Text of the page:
Imprint training with goats

Snuggling up nose to nose lets baby boy goat get accustomed to my smell.

Snuggling up nose to nose lets baby boy goat get accustomed to my smell.

Many years ago I was lucky enough to attend a seminar that Dr. Robert M. Miller, DMV put on in Palmerston North, New Zealand. His presentation was on his ‘Imprint Training’ with new born foals and mules. (He has a penchant for breeding, training, and riding mules.) He discovered, through his many years as working as a large animal vet (specializing in horses) that there was a significant difference between horses who he met and had to treat as adults, and the behaviours of the horses who he had assisted in their births or been attending and handling soon thereafter. He realized that the horses who he’d handled at birth treated him as if he was part of the herd instead of an outsider. Often, when he showed up on the farm he’d been called out to, any of the horses that he’d treated at birth would come running over the fields to greet him. After much reflection as to why some horses were treating him so differently (like a family member), Dr. Miller put the pieces of this puzzle together and realized that what they all had in common was that he’d been present at their births. At the dawning of that discovery, he decided to begin experimenting with newborn foals in a purposeful way. He began to manipulate the newborns foals as he would while working with them as a vet: sticking his fingers in the ears, nasal passage, under the tail and in the anus as if taking a temperature, and so on. With a track record of success behind him, he developed his ‘imprinting’ technique and applied it to his own breeding program.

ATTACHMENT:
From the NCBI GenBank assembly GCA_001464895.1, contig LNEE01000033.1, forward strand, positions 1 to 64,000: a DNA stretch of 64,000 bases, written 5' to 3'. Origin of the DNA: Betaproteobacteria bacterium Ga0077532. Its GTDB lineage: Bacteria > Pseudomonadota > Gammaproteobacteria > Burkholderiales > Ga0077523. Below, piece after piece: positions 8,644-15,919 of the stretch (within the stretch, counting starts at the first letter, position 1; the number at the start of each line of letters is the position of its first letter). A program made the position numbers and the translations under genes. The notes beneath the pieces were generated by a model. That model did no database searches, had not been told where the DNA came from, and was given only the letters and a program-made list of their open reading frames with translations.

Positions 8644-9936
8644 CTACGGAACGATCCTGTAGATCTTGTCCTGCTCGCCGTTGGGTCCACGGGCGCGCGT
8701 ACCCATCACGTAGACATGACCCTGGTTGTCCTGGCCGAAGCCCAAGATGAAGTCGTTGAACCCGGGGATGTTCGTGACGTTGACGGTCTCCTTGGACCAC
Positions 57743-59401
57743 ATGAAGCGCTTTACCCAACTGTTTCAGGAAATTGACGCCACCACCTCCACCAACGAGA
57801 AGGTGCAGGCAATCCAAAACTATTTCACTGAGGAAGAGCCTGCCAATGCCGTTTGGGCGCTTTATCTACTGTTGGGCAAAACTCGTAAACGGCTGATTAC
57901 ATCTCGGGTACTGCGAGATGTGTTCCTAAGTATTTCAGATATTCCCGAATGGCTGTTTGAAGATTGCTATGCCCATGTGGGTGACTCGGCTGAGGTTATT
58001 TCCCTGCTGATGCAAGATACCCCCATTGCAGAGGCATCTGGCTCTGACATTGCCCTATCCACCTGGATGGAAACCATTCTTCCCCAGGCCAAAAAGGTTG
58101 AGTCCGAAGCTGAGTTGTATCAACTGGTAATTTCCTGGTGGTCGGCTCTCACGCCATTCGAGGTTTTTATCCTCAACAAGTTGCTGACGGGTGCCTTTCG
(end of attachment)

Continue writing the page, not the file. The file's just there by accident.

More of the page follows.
He showed us videos of the animals he had worked with since birth and the connection he shared with them was palpable. If you are interested in horses (or handling any animals for that matter) I would recommend you get his book, Imprint Training of New Born Foals published by Western Horseman (1991). Although it is a book about horses, I have used many of his techniques with my dogs and am now using it with my goats! I can tell you that after only knowing my newborn goat kids for 24 hours, they are already imprinted on me and will happily come up to me when I enter the barn and are relaxed about me handling them all over.

Immediate Postpartum Procedure

1. Beginning: To begin the imprint training, wait until the goat has finished giving birth and is licking the kids. Because Dr. Miller works with horses, not to mention is a very experienced vet, he is much more confident than I am about when to begin the imprint training. In his book, he suggests beginning right away before the mare has even had a chance to lick and clean off the foal. I would rather let nature take its course a bit and wait until the goat has cleaned the kids up on her own.

I like to let the goat do all the cleaning up of the mucous from the kids. I think this is extremely special bonding time for mama and kids.

I like to let the goat do all the cleaning up of the mucous from the kids. I think this is an extremely special bonding time for mama and kids.